Indian Express, 14 October 2005
English language is being spread in India by the world of work. And, most interstingly, young India is gearing up to meet the challenge of English. An analysis by the Indian Express of the Indian Retirement Earnings and Savings (IRES) shows that nearly 40 percent of the young earners -- in the age group 20 to 30-- have at least a rudimentary ability to read English.
q: How widespread is the use of English in India?
a: About 35 percent of the earners of India claim that they can "read" English. A note of caution must be added: all measurement of literacy is weak. A man who "claims to read English" can probably slowly read one letter at a time.
q: How do we know about this data?
a: One good source of knowing about this is the Indian Retirement Earnings and Savings (IRES) database, released by the Ministry of Finance and ADB. This tells us about a randomly chosen set of 41,000 earners in the country. The focus is on earners - people who do not work for an income are not counted. There are 364 million earners, so each 1% of the earners is 3.64 million people.
q: What does IRES tell us about Hindi and English?
a: It shows a fascinating pattern:
|Speak Hindi||Read Hindi||Speak English||Read English|
In the case of Hindi, more people say they can speak but not read - this probably reflects a great prevalence of Bollywood-quality Hindi. In the case of English, it is upside down: Only 16.5% people are confident enough to speak, but 35% can read - this probably reflects English picked up at school and college. These are big numbers -- one-third of the 364 million earners of India is 120 million.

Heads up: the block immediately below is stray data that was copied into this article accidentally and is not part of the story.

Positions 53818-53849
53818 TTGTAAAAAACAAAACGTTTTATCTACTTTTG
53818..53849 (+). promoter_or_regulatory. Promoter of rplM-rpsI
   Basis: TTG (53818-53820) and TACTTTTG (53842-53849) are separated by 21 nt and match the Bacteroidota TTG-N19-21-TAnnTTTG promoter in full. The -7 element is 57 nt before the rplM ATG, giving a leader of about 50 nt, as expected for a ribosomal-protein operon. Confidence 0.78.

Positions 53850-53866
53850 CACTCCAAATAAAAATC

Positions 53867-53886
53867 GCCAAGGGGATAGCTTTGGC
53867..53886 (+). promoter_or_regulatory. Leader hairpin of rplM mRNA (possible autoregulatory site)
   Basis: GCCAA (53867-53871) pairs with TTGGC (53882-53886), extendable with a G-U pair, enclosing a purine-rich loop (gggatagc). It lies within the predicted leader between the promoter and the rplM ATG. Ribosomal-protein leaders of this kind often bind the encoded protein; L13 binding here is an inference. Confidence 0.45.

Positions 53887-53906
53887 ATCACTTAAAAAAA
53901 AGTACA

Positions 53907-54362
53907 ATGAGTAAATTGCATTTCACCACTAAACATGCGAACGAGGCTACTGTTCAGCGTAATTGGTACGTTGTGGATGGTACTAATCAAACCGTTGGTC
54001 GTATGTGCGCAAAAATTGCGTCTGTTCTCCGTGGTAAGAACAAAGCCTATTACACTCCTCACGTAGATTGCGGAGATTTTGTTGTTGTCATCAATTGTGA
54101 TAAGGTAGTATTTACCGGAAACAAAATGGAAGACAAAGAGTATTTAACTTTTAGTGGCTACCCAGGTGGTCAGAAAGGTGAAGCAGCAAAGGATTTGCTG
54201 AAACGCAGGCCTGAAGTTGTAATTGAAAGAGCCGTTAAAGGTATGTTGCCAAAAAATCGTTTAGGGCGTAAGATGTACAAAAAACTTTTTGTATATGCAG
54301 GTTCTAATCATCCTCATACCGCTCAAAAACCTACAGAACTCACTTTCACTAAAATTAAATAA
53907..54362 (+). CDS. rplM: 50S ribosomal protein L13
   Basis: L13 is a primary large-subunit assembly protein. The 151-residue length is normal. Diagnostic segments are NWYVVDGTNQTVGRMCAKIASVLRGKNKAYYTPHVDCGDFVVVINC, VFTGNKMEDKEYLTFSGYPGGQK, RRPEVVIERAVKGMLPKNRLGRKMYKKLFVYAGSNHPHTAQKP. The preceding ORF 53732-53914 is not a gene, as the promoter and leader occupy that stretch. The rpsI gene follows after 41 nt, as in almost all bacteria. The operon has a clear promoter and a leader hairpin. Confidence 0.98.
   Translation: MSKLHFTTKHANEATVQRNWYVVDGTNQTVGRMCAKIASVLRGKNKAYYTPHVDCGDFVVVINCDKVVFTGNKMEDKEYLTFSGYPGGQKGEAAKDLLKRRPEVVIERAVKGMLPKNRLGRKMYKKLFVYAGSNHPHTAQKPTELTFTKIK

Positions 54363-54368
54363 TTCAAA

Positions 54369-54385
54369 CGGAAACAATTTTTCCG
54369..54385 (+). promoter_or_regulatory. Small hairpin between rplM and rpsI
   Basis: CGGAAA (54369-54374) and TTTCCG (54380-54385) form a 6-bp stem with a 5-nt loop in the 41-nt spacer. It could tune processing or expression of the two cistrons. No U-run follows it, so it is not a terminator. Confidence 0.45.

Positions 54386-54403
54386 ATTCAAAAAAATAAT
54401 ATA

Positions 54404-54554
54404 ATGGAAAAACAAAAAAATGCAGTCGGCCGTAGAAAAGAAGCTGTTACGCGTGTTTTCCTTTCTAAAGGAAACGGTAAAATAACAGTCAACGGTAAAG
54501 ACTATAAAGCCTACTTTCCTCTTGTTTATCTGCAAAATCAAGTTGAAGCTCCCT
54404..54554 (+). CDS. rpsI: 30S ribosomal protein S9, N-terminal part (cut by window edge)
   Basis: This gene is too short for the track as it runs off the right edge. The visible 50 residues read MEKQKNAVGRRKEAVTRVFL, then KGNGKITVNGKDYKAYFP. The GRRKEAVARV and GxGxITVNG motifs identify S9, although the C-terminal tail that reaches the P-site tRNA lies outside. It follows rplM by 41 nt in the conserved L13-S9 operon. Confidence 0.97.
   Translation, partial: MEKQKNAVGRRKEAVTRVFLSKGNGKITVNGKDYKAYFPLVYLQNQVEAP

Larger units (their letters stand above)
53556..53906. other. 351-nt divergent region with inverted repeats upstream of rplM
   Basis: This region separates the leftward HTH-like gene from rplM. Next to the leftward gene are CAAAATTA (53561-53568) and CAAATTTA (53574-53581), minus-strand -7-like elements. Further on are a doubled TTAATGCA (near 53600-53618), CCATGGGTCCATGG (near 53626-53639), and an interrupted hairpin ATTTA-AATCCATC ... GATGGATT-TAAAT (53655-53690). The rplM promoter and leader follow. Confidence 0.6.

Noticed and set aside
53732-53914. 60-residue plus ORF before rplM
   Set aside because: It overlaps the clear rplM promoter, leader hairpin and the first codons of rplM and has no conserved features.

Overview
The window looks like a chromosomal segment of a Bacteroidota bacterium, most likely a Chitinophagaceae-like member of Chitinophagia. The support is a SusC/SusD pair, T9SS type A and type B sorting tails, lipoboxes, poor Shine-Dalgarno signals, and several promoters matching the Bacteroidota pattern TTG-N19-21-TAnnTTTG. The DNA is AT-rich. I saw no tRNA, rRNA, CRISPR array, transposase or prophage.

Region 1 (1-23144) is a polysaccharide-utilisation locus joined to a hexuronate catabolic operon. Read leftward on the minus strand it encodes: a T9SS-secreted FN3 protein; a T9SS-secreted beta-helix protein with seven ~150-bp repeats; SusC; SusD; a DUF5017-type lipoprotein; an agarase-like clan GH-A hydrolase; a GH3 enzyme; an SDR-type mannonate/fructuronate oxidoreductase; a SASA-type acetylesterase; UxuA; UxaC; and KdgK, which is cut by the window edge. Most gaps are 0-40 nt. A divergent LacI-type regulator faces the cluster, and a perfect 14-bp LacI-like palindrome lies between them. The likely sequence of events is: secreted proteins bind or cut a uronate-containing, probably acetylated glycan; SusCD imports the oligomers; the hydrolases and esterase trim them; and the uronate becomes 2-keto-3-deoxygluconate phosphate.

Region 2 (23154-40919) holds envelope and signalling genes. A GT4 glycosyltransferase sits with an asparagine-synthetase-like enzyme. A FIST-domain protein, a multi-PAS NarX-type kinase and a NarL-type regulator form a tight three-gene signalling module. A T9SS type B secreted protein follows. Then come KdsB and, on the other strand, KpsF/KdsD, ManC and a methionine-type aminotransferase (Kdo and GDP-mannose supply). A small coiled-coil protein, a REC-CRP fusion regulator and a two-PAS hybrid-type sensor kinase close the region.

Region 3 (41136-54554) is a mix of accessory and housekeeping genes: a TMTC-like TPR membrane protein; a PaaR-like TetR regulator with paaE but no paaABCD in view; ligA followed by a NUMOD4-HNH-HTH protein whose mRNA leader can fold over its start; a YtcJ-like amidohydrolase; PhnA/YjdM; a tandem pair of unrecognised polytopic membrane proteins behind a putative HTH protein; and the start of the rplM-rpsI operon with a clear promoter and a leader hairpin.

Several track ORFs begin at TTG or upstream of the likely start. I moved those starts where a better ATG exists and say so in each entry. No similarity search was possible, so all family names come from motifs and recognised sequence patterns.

q: What is the situation on literacy, in any language?
a: If we look for people who can read in either a local language, Hindi or English, we find that 76.5% of the earners of India are literate.
q: How does reading English or Hindi vary by age?
a: If we look at age 50-60, where 12% of the earners are to be found, roughly half of them can read Hindi but only one-third can read English.
Young people are more likely to know English. In the 20-30 age group, where a quarter of India's earners are found, those who can read English are 10% out of 25%. Hindi readers are a bit bigger at 14%. So English is more prevalent in the 20-30 cohort as compared with the 50-60 cohort.
q: How does reading English or Hindi vary by income class?
a: A rough definition that might be useful is to break India into three groups: "Poor", "Middle Class" and "Upper class". We classify the bottom 15% as poor - these prove to earn below Rs.14,000 a year. We classify the top 15% as rich - these prove to earn above Rs.85,000 a year. The in-between, the 70% of individuals earning between Rs.14,000 a year and Rs.85,000 a year, we classify as "Middle Class".
The picture that we get for Hindi and English, broken-down by class:
This shows that out of the 15% of the upper class, 11 read Hindi and 10 read English. Similarly, out of the 15% of the poor, 8 read Hindi and 2% read English. Roughly speaking, we may say that English and Hindi are neck to neck when it comes to the upper class. Each language is known to roughly two-thirds of this group.
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